Some major players have canceled their summer news internships, but plenty are still holding on and working out plans to bring on interns — even if that means remotely.
At first, the newsroom internship cancellations announcements felt like a snowball.
NPR announced last week that it wouldn’t be hosting summer interns.
Today we have some unfortunate news. Due to the uncertainties of the COVID-19 pandemic, #NPR will no longer be offering the 2020 summer internship program.
All applicants should have received an email stating as much.
— NPR Interns (@NPRinterns) April 6, 2020
Then other organizations began making similar difficult calls, contacting their summer interns to let them down as easily as they could.
Seattle Times executive editor Michele Matassa Flores confirmed Monday that students had been informed that no summer 2020 internships were taking place. Here’s part of the letter they got:
We weighed many factors including the likelihood and practicality of managing interns remotely, the risks to your personal health, and the ultimate value to you as journalism students.
We expect that our internships would have had to take place remotely. And the reality is that virtual work would have been a poor substitute for working on location. We feared that managing a group of interns who, in nearly all cases, never would have set foot in Seattle would have provided you a much less meaningful learning experience.
Minneapolis Star Tribune editor Rene Sanchez said canceling was a question of logistics and finances. “This was quite a difficult decision for us,” he said via email. “We have never taken such a step, but we felt we had no choice … we fully intend to revive our internships as soon as we can.”
The Boston Globe confirmed that it is canceling its July-December rotation of its co-op program.
Ken Foskett, senior editor at the Atlanta Journal-Constitution, emailed that paper’s summer interns Tuesday with the bad news. He said the AJC would revisit all possibilities with the class it had chosen, including potential fall internships.
Many organizations reported similar efforts, and noted that their summer 2020 intern class would be automatic finalists for future internships.
The New York Times’ 2020 fellows are set to start June 8, but likely will be onboarded remotely (the Times no longer hosts summer news interns, only yearlong fellowships).
Tracy Grant, managing editor at The Washington Post, informed students in early May that the internship program for 2020 will only include students who have previously interned in the Post newsroom, and that that work will be remote, a company spokesperson said via email.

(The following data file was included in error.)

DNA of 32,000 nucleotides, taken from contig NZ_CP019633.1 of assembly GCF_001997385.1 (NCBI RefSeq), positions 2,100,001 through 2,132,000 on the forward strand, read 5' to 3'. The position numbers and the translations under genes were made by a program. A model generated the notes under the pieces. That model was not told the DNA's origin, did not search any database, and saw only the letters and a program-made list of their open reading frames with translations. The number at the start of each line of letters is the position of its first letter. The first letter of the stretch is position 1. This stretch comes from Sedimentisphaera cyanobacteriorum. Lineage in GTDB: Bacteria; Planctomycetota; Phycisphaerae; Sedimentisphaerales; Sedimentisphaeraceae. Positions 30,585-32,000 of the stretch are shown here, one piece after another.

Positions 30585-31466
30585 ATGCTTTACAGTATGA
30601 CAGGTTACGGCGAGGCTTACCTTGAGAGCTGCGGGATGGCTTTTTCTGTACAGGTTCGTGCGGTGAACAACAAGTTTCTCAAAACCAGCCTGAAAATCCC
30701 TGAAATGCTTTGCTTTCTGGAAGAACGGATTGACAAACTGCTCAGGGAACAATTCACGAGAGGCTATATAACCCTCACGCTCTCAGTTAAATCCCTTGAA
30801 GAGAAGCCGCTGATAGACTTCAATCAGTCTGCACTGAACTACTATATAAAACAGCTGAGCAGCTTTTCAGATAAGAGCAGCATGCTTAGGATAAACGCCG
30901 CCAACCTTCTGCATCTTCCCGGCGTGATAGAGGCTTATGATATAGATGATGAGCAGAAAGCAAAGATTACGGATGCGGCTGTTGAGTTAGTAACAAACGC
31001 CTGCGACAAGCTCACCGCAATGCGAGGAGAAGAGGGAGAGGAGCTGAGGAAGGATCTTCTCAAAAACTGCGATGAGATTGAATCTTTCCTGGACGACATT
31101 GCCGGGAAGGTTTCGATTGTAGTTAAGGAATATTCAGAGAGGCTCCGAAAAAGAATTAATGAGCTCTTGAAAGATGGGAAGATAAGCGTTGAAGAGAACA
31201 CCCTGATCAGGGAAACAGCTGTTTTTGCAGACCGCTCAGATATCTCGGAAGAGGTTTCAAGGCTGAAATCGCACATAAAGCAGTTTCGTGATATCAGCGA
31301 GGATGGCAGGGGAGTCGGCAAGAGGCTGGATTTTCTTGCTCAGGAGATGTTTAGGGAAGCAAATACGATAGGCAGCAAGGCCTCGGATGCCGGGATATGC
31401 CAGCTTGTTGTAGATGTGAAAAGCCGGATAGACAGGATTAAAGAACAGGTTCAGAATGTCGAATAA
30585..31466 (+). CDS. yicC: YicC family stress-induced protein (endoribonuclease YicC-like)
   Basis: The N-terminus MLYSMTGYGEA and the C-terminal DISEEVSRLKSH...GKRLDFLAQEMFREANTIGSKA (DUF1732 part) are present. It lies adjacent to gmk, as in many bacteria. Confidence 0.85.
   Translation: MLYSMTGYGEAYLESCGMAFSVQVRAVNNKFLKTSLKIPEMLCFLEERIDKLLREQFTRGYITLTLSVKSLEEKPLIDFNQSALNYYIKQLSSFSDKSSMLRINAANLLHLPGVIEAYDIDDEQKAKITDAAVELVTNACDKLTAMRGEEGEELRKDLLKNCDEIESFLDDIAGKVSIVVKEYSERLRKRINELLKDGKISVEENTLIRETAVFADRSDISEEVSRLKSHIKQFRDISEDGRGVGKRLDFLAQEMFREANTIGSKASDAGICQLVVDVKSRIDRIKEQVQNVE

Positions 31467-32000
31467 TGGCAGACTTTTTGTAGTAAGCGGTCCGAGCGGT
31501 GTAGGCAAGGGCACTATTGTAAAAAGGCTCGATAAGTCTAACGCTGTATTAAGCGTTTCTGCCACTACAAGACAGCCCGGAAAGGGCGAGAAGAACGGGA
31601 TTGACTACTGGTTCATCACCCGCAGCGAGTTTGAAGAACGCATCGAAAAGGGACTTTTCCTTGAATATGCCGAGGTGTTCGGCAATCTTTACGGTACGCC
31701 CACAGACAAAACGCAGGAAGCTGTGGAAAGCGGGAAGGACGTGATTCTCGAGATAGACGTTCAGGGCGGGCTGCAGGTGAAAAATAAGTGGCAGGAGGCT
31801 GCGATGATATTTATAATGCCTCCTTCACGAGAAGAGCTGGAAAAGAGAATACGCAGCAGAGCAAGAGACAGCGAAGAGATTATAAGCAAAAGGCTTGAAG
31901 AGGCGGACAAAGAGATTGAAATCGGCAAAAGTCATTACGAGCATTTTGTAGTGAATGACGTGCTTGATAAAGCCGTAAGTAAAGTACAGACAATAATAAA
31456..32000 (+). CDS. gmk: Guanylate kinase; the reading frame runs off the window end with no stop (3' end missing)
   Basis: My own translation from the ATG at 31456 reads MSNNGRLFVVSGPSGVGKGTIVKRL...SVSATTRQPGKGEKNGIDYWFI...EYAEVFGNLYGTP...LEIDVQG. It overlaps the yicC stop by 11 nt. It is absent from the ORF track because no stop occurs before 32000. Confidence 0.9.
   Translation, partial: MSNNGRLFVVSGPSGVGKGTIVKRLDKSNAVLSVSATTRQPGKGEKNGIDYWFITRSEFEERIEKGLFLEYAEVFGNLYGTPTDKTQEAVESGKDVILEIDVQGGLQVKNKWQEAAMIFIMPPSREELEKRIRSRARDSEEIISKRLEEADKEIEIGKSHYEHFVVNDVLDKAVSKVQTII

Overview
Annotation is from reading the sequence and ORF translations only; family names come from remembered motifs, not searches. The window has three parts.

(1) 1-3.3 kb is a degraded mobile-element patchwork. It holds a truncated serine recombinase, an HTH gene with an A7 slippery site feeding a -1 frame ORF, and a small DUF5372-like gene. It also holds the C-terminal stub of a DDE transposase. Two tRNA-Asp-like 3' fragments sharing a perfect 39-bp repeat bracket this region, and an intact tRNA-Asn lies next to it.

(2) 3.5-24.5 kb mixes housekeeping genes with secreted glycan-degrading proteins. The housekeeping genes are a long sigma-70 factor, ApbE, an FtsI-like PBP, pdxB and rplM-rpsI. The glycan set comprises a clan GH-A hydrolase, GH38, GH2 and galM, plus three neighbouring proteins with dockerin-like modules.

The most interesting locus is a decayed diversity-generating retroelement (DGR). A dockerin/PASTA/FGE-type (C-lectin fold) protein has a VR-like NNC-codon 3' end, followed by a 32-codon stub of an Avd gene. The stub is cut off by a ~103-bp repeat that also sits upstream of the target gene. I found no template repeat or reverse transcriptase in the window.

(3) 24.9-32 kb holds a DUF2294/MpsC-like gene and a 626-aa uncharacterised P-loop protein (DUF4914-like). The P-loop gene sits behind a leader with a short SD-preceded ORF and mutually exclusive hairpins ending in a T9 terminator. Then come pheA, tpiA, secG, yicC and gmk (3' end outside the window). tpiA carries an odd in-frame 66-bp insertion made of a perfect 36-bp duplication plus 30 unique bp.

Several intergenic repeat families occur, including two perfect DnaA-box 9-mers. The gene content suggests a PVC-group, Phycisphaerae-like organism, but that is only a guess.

But a host of other newspapers said they are sticking with their plans to mentor students this summer, one way or another.
Other organizations that are (as of now) planning on retaining their summer internships include:
- The Los Angeles Times
- The Dallas Morning News
- The Detroit Free Press
- The Orlando Sentinel
- The South Florida Sun Sentinel
- The Tampa Bay Times
“We’re keeping our summer internship program,” said Morning News assistant managing editor Tom Huang via email. “We’re planning to work with most of our interns remotely from the cities where they live, in cases where that’s possible. Several will be in Dallas because their families live here. We’re deferring a few internships to later in the year.”
Greg Burton, executive editor of the Arizona Republic, said his organization is doing everything it can to keep the summer programs intact, or moving forward with contingencies.
“We have a dozen Pulliam interns who accepted offers to begin in June, but we’ve let them know we’ll adjust as conditions change,” he said via email. “This program is a beneficial pipeline for the future of journalism and attracts applicants from across the country. Some Pulliams, if they have secured housing, may be able to start in a remote work environment as we onboard and coach. But, we don’t believe the Pulliam experience will be fruitful if an intern can’t live and work in the Phoenix metro area.”
Burton said that might mean a delated start or a 14-day quarantine.
“We’re going to take a measured approach in each case. We’re mastering this whole #WFH environment but the benefit of exposure to a newsroom’s culture – various beats, stories, experts in data or video, narrative writing or VR – is impossible to replicate in Zoom.”
This story has been updated since its original publication to include more organizations that are keeping their internships, and more that are cancelling. We will continue to update it.
Barbara Allen is the director of college programming for Poynter. She can be reached at firstname.lastname@example.org or on Twitter, @barbara_allen_